Instead of a pit in the floor, now there is an oversized chessboard here.
Beside the half-demolished Thunder Bay Elevator shops and offices (brick building) are some rusting fishing boats. A little bit of SWP #7 is seen in the upper right.
The end of the peninsula where Consolidated D was built, aka General Mills A, used to hold a Northern Pacific freight depot. These are part of the ruins of it.
The offices for the Five Roses elevator have long been boarded. To the left you can see the Manitoba Pool Elevator slogan, “Service at Cost”, meaning they would not make profit off farmers and dues.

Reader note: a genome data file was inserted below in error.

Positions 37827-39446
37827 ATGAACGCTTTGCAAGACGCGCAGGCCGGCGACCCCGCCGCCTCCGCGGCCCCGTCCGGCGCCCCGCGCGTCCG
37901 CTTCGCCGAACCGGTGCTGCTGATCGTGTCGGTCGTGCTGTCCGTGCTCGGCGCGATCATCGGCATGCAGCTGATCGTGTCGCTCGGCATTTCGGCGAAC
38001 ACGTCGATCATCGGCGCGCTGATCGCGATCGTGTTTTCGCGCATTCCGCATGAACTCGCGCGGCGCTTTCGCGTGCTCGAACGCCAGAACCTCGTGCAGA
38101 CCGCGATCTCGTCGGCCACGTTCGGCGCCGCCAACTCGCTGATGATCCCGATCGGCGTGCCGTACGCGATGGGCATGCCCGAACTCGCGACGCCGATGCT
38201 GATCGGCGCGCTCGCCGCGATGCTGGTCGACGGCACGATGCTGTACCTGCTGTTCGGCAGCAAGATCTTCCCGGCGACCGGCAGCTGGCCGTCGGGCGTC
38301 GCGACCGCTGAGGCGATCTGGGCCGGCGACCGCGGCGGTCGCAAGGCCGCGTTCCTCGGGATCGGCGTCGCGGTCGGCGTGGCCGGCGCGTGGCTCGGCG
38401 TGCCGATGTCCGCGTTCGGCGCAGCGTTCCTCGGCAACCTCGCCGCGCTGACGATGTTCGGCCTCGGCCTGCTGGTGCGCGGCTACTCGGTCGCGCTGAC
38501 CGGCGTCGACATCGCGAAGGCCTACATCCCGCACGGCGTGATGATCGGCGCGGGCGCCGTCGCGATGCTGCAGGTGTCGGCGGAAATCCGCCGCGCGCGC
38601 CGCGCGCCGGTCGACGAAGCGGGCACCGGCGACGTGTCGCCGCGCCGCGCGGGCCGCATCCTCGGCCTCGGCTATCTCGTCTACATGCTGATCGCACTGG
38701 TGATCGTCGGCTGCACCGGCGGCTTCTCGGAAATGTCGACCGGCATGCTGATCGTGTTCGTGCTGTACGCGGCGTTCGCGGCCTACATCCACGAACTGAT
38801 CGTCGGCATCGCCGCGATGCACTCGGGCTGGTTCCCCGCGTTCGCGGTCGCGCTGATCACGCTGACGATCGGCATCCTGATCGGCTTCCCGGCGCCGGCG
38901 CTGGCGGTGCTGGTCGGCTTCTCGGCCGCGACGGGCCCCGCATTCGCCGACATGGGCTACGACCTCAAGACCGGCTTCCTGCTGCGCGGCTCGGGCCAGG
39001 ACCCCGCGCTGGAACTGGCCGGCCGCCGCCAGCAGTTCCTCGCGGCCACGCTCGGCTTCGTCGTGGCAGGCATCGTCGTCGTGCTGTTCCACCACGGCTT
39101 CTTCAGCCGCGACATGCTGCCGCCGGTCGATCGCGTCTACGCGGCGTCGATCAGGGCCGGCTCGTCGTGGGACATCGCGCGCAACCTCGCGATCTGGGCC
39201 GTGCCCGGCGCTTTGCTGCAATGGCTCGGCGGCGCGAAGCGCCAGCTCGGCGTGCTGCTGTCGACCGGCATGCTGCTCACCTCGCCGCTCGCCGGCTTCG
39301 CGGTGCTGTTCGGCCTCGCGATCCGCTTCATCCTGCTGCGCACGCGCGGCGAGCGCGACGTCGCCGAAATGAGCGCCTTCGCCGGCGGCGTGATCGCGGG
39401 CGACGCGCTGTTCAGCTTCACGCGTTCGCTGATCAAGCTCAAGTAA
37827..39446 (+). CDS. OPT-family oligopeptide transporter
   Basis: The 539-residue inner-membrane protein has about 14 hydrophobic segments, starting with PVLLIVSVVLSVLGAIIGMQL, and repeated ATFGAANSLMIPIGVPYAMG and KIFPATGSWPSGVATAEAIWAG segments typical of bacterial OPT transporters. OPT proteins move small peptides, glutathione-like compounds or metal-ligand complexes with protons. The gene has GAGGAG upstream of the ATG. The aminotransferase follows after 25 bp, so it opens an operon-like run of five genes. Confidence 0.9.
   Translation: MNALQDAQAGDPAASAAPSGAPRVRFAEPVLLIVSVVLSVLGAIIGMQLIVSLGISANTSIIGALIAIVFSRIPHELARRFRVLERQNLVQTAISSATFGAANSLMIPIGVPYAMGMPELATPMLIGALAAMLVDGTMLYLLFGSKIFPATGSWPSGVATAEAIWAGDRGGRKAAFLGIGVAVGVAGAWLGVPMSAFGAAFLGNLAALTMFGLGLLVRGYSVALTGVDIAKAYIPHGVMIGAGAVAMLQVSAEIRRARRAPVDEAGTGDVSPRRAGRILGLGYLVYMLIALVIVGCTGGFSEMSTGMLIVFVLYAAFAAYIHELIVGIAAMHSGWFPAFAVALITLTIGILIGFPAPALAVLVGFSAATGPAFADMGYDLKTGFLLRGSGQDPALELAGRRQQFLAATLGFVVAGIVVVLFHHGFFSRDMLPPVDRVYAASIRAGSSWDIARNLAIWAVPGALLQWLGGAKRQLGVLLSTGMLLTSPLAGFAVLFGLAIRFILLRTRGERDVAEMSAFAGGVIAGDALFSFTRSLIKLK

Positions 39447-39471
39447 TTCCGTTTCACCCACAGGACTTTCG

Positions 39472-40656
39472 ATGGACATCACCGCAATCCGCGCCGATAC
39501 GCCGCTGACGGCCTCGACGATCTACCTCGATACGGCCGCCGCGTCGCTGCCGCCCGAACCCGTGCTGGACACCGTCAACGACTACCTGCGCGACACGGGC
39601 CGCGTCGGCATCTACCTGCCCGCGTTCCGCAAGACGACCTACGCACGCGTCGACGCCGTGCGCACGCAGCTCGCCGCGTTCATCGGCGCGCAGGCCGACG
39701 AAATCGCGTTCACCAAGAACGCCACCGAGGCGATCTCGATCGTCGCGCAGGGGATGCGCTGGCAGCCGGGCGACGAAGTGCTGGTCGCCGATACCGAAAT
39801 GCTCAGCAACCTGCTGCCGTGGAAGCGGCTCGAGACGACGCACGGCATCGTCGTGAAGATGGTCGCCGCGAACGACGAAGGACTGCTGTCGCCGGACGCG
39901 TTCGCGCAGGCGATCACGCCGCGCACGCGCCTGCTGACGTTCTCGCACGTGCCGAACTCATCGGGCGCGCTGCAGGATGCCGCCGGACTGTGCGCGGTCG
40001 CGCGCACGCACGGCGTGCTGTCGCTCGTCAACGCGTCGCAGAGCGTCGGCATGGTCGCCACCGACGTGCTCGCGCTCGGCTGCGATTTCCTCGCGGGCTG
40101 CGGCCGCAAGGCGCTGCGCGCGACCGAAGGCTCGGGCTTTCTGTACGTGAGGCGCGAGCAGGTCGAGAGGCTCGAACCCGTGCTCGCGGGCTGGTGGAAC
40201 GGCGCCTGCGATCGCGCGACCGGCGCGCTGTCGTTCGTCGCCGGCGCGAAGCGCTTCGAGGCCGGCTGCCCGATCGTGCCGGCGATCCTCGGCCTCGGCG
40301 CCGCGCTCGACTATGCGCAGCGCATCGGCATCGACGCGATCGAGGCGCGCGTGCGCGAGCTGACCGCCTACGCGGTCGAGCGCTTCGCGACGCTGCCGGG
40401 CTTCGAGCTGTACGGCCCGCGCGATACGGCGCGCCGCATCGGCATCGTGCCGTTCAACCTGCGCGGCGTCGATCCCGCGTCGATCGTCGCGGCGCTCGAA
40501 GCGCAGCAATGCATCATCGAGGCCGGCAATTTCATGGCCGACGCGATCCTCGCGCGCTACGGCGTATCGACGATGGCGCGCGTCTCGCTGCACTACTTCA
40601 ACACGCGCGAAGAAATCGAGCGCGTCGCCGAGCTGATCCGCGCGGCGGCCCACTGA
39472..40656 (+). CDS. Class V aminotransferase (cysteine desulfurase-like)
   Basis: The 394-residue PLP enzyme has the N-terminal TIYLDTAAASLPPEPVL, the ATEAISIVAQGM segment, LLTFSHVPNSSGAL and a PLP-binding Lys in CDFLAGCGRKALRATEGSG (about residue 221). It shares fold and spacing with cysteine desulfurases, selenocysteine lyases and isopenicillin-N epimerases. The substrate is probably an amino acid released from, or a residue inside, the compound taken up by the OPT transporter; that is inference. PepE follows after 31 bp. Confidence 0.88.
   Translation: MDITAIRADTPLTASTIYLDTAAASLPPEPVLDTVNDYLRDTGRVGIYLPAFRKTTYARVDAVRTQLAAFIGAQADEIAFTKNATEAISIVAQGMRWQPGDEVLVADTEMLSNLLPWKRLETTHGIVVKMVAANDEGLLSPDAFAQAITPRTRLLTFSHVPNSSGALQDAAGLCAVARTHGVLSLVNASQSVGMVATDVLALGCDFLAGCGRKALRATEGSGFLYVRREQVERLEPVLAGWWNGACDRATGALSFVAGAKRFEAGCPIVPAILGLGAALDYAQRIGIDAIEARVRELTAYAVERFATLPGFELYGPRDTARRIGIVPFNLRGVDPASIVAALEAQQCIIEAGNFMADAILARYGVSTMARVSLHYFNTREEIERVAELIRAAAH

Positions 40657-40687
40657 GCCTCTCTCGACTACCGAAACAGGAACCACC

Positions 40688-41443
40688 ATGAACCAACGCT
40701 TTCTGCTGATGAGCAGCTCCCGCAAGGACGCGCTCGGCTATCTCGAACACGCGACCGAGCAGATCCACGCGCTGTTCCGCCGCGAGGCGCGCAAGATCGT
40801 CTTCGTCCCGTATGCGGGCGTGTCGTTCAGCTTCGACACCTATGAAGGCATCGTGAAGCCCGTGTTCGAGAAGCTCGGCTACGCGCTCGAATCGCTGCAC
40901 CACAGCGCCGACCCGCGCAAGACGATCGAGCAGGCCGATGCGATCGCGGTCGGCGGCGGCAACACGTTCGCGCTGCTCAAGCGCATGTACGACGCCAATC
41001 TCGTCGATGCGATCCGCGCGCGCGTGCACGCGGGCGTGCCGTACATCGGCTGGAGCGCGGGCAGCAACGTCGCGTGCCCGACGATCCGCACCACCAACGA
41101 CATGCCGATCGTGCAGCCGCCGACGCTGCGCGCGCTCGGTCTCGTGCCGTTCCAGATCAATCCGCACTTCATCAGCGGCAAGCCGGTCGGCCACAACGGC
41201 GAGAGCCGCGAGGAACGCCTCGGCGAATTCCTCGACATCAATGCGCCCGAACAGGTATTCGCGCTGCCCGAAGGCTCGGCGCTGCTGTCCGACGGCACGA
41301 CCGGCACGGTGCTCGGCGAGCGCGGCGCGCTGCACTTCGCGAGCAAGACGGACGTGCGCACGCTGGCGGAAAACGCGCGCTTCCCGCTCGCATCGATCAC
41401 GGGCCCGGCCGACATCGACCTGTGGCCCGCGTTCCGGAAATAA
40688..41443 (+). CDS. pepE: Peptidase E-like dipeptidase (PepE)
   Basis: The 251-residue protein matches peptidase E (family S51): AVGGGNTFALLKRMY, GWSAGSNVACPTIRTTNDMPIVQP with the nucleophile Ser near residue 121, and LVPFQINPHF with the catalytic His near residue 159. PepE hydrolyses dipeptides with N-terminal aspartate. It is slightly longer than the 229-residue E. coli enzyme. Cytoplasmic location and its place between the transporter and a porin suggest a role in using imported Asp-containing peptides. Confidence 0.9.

The layout and design of the buildings reminded me strongly of a brewery or distillery. To the right you can see some of the retrofits by the first lumber company to buy the buildings, in the 1970s.
The top of the annex was bare except for these holes into the silos below.
Somewhere there was a hoe left on the ground. Given that we had read articles about photographers being mugged around the abandoned projects, we felt it wouldn’t hurt to carry this around. I am glad we did; it made a great musical drumstick against the warped Wheeler Rec Center floor.
Another perfect Indianan sunset alights like a bird on the tops of the vent houses and tree-packed smokestacks.
It’s pretty unusual to find a fireplace like this in the midst of a factory.